The kittens had their second injections and microchips this morning and all went well. While we were in the vets we noticed these two posters we are very illuminating! …..
What exactly is a microchip?
A microchip is a small device about the size of a grain of rice. The microchip is inserted under your cat’s skin, between their shoulder blades, via a quick injection. Once inserted, a cat cannot feel the microchip and the special capsule around it means that it does not break down and is designed to last your pet’s lifetime.
The microchip is coded with a unique number that can be read by a scanner. Microchips do not store personal data – this is kept against the unique identification number on a secure database. If your cat is found and scanned, the microchip database is accessed online and the organisation that has your cat, for example the veterinary surgery, a rescue centre or the police, can use the number to find your details. You can then be contacted and your pet safely reunited with you.
The majority of cats naturally love being outside, roaming and hunting, but the outdoors can pose certain threats to cats. From cars to fights with other cats over territory, there are many reasons cats can become spooked, run away and end up lost miles away from home.
Some cats can even end up accidentally trapped in somebody else’s shed or garage and can be missing for days. Collars and identification tags are never a guarantee as they could easily break and fall off when cats are out and about.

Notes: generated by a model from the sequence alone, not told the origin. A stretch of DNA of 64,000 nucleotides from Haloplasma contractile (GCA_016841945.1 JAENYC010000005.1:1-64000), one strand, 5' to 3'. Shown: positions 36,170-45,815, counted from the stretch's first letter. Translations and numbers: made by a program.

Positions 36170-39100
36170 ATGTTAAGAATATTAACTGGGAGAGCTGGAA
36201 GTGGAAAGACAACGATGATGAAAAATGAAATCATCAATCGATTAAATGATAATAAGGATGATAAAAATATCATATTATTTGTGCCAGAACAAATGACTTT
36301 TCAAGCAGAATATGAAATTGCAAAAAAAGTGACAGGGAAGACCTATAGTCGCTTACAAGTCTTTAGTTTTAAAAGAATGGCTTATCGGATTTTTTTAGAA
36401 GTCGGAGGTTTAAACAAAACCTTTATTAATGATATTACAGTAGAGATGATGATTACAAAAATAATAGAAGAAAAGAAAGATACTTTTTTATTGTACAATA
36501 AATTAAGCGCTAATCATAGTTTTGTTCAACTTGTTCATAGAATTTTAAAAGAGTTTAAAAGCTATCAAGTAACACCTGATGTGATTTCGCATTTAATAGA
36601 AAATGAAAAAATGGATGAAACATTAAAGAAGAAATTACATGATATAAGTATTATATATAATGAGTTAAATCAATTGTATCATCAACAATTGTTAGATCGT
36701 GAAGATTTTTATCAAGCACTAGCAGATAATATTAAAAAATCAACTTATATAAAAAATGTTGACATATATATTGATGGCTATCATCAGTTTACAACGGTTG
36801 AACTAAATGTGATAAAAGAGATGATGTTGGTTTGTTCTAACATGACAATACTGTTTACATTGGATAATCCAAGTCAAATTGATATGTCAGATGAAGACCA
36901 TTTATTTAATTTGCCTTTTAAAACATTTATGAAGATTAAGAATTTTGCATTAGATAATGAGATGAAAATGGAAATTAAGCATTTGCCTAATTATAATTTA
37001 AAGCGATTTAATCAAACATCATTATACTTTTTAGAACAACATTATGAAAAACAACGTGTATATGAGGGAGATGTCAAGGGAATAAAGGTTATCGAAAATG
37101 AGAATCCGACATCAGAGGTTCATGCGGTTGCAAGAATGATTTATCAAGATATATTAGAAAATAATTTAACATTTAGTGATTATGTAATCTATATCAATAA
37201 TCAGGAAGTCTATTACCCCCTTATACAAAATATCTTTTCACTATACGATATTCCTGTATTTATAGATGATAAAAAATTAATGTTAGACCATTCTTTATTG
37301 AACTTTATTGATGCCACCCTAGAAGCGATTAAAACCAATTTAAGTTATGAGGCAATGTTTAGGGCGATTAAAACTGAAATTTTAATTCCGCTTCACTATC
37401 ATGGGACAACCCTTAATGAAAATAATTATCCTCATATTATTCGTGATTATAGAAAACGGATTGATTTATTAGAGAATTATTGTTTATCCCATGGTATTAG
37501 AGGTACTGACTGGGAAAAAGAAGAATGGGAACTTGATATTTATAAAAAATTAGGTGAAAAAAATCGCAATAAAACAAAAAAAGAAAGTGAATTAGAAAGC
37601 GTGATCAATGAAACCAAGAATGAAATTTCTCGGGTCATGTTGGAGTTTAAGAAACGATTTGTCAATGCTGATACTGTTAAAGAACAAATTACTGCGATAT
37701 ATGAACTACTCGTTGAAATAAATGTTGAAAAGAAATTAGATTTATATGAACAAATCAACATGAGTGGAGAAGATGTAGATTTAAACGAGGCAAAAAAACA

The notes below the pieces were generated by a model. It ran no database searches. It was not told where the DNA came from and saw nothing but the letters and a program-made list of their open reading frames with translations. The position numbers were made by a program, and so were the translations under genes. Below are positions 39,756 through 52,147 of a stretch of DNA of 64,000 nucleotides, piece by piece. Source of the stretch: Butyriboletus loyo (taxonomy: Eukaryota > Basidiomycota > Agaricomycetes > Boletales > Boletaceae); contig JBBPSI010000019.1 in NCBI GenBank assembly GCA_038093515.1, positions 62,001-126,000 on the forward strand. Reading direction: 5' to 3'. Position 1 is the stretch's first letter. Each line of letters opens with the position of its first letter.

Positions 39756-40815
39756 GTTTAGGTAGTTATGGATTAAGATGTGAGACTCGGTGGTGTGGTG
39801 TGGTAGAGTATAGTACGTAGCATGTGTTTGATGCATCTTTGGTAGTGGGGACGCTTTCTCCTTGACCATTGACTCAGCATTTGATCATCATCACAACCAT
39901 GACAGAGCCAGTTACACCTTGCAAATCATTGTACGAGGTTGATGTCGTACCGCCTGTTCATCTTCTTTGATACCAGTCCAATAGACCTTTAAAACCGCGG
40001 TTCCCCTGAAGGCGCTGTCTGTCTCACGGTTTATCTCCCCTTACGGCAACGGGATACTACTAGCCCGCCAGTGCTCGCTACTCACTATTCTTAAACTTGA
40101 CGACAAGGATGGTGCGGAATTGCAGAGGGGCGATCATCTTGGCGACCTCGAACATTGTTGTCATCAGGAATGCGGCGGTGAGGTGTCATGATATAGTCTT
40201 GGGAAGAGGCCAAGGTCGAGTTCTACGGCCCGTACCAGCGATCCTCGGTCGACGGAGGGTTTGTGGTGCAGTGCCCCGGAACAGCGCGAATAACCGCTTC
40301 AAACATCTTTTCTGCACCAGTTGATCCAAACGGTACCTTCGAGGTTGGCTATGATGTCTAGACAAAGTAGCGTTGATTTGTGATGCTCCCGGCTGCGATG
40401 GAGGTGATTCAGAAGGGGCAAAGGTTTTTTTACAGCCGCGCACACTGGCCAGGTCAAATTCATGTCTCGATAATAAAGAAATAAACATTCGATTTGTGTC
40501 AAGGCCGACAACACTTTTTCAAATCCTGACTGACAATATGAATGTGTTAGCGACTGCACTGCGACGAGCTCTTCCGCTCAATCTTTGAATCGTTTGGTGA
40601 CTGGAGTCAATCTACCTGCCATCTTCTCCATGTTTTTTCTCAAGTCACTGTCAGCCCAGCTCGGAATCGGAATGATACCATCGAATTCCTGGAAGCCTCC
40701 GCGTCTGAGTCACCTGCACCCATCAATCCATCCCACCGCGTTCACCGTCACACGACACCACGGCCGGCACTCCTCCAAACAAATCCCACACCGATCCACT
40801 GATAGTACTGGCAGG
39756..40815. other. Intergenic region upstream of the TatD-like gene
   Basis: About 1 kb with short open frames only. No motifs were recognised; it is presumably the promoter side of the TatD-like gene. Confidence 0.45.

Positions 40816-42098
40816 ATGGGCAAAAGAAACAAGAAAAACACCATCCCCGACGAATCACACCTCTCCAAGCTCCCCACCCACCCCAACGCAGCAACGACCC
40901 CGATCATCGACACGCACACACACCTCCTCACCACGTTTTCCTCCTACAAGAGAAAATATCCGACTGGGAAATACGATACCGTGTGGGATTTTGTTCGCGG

Microchips are designed to last for a cat’s lifetime and so if a cat does become lost or stolen, the chances of them being returned to their owner are hugely improved by the presence of a microchip.
All cats are unique individuals and whilst most may enjoy spending time outside, they may prefer staying indoors instead. This means that if they ever do explore outdoors, they are likely to be more easily spooked by the unfamiliar surroundings and run away.
Due to their little experience outside they are likely to get lost and be unable to find their way back home. Getting your cat microchipped, even if they are more of an indoor cat, is always the safest option because you can never predict that they won’t venture out at some point and go missing.
Cats who are likely to travel abroad on family holidays will also need a microchip as part of the required identification to receive a Pet Passport.